by George Hartley Bryan
Publisher: Teubner 1907
Number of pages: 232
The author adopted the principles of conservation and degradation of energy as the fundamental laws of thermodynamics, and deduced the ordinary forms of these laws from those principles. Chapters I, II contain a general sketch of the most important facts and definitions of thermodynamics as based on experience.
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by Johan Hoffman, Claes Johnson
Computational foundation of thermodynamics based on deterministic finite precision computation without resort to statistics. A new 2nd Law without the concept of entropy is proved to be a consequence of the 1st Law and finite precision computation.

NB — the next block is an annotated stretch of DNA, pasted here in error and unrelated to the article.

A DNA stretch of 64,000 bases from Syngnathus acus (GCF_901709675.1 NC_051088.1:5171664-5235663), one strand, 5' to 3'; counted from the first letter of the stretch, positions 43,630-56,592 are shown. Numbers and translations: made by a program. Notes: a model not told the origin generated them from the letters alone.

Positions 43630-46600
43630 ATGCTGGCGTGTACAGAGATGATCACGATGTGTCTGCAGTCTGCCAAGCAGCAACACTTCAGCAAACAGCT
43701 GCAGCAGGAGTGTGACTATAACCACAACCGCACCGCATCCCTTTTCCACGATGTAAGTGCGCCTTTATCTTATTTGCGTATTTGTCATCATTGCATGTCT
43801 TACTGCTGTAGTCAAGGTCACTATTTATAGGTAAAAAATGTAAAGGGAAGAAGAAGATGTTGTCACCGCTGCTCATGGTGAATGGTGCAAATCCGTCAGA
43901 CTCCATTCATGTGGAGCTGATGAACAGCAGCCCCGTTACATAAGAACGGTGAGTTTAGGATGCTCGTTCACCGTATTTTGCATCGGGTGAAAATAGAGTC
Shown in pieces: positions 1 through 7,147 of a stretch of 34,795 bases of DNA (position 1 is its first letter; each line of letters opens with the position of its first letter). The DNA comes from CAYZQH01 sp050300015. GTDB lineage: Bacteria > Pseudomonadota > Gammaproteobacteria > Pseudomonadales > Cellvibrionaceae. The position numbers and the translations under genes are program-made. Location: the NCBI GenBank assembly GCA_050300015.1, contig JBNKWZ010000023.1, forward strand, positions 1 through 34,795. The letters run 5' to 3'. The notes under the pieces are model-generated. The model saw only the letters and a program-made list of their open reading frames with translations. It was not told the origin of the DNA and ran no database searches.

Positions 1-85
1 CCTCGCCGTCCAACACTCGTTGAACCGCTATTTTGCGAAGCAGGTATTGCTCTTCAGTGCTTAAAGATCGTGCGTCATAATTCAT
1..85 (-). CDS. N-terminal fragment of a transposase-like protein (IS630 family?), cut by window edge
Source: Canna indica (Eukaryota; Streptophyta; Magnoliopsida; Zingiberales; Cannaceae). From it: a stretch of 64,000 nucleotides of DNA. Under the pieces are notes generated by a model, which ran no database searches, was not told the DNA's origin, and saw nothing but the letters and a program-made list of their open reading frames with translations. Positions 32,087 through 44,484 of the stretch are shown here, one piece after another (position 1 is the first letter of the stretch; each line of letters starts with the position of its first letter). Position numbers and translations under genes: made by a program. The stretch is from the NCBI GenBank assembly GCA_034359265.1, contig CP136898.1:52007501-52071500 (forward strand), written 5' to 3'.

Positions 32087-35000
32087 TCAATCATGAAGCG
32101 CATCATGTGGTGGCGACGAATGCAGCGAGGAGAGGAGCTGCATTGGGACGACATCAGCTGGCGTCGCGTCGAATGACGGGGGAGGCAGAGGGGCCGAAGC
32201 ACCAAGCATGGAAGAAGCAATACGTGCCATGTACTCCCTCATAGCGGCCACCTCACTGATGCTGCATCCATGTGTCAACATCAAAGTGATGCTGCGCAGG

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Applications of the thermodynamic and statistical mechanics of small systems range from molecular biology to micro-mechanics, including models of nano-transport, Brownian motors, and (living or artificial) self-propelled organisms.
by Elliott H. Lieb, Jakob Yngvason - arXiv
The essential postulates of classical thermodynamics are formulated, from which the second law is deduced as the principle of increase of entropy in irreversible adiabatic processes that take one equilibrium state to another.
by S.B. Santra - Indian Institute of Technology Guwahati
This text provides a firm grounding in the laws and principles of statistical mechanics and thermodynamics that are essential to the study of physics. It presents the subject in a clear manner, and is based on the up-to-date research in the field.